Alterface blends storytelling and technology for dark ride attractions
By Gene Jeffers
Published in InPark Magazine, issue #97
Today’s attractions that combine story with themed environments and interactive technologies would have once been seen as magic and sorcery. People interacting with props and media from a distance with a mere push of a finger or flick of the wrist was the stuff of legends and mythology: Merlin and his staff, Pinocchio coming to life, Fangshi wonder-workers and Aladdin’s Genie; our cultures and stories are filled with magical tales. In hearing them, haven’t we all secretly wanted that ability to have such powers? Interactive attractions can empower us all and continue to expand the capacity to offer increasing levels of “magic.”
Looking back to what has been credited as the first interactive dark ride, El Paso at Bobbejaanland Park in Belgium, opened in 1988. Boasting Tex-Mex theming and walking-speed cars on rails, El Paso features light emitting, hand-held devices fashioned to resemble Colt .45 pistols. Riders aim at targets and hits trigger a variety of animatronics as the cars roll through themed corral, bar room, dancehall, and bank robbery scenes. Still in operation today, El Paso has remained true to its origins, offering a unique “forward to the past” interactive experience. A Mack Rides and Spaceleisure project, El Paso helped pave the way for today’s explosion of interactive, immersive dark rides and attractions.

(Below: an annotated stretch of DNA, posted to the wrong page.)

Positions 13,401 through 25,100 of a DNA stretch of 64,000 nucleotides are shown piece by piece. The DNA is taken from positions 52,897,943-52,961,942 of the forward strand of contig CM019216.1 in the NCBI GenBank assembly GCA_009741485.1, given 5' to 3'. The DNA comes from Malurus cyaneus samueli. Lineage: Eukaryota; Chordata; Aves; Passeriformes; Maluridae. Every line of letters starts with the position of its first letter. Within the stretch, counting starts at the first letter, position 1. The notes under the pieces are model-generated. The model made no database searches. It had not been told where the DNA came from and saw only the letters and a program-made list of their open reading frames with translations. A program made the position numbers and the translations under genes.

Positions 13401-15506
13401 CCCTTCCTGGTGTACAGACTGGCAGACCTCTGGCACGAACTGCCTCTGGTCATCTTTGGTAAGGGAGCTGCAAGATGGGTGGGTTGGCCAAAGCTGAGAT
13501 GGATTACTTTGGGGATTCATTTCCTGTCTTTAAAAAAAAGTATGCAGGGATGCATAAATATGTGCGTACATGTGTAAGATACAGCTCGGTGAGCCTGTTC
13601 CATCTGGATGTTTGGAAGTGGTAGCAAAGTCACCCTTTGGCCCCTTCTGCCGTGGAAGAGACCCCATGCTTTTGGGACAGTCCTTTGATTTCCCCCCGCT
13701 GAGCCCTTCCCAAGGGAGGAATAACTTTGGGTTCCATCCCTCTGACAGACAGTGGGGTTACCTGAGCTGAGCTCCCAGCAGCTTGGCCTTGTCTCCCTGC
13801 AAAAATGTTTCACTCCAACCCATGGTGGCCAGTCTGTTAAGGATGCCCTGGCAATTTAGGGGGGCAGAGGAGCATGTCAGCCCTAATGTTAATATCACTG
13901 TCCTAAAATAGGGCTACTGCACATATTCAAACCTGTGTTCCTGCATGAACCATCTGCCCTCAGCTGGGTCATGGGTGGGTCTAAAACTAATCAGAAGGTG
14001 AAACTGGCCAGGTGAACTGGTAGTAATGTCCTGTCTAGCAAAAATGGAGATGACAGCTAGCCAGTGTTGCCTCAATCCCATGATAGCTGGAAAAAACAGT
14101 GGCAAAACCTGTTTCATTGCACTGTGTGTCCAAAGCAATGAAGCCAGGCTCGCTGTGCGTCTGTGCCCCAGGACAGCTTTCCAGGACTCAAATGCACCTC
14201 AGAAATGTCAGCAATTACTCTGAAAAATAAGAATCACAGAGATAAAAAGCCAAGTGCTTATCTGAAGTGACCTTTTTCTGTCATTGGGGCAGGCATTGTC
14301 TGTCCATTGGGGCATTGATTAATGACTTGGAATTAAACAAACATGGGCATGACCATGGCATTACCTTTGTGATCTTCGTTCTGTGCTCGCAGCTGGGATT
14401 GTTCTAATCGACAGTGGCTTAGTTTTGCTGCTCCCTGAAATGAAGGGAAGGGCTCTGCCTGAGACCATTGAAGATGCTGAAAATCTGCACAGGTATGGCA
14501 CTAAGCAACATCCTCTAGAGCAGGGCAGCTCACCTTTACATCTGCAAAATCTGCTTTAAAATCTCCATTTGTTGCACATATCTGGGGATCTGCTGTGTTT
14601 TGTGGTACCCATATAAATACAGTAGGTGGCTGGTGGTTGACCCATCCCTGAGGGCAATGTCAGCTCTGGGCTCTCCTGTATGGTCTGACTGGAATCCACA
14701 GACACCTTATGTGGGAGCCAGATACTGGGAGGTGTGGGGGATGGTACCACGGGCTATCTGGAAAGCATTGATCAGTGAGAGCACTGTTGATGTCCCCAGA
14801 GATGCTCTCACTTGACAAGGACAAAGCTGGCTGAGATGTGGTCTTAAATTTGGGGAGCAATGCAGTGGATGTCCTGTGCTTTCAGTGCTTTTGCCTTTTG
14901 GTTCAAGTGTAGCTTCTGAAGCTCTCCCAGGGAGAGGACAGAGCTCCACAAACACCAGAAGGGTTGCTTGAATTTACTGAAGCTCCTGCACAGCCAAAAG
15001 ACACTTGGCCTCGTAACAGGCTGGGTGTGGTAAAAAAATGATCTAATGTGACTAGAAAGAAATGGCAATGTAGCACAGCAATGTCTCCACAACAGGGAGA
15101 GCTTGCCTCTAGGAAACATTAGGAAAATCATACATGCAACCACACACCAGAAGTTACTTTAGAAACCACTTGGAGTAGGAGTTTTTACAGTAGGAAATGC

Leading the way
“Interactive attractions come a long way since El Paso opened the door,” says Stéphane Battaille, CEO of Alterface, today one of the leading technology developers in the field. “From targeting systems to conveyance, from media presentation to effects and scoring, there are so many new and emerging technologies available for creating what can seem like magic.” He should know.
Located about an hour south of Bobbejaanland, the interactive specialists at Alterface and their scenic and ride partners have created a wide range of dark ride and other interactive attractions around the world. Their design and engineering teams customize interactivity to specific storylines and formats to fit client and visitor preferences. They assemble bespoke shooting devices, gameplay approaches, a range of detection alternatives and an all encompassing show control software into seamless and cohesive attractions. These interactive attractions engage visitors and invite them to become active players in a story.
Making it happen
The “simple” task of moving people through a ride is not so simple when conceiving a rich, interactive experience. It has grown exponentially in variety and complexity. Options range from tracked, single-path to multiple tracked paths, to trackless paths – and finally, Alterface’s innovative Erratic ride approach.
With Erratic technology, instead of a single linear story-path or sets of story-paths, the content and path will change depending on the players’ actions, making each visit a unique experience.
Popcorn Revenge (Walibi Belgium) is an Erratic ride. The technology has been honored with multiple awards. Player devices have come a long way since that first interactive ride. They can be swivel-mounted or hand-held and tethered to the passenger vehicle or entirely portable. The devices do not have to be gun-shaped, but they must be intuitive and easy to use. For greatest effect, they must be designed to integrate perfectly within the storyline and theme of the attraction, whether resembling an antique firearm or a space ray gun, a magic wand or a firehose.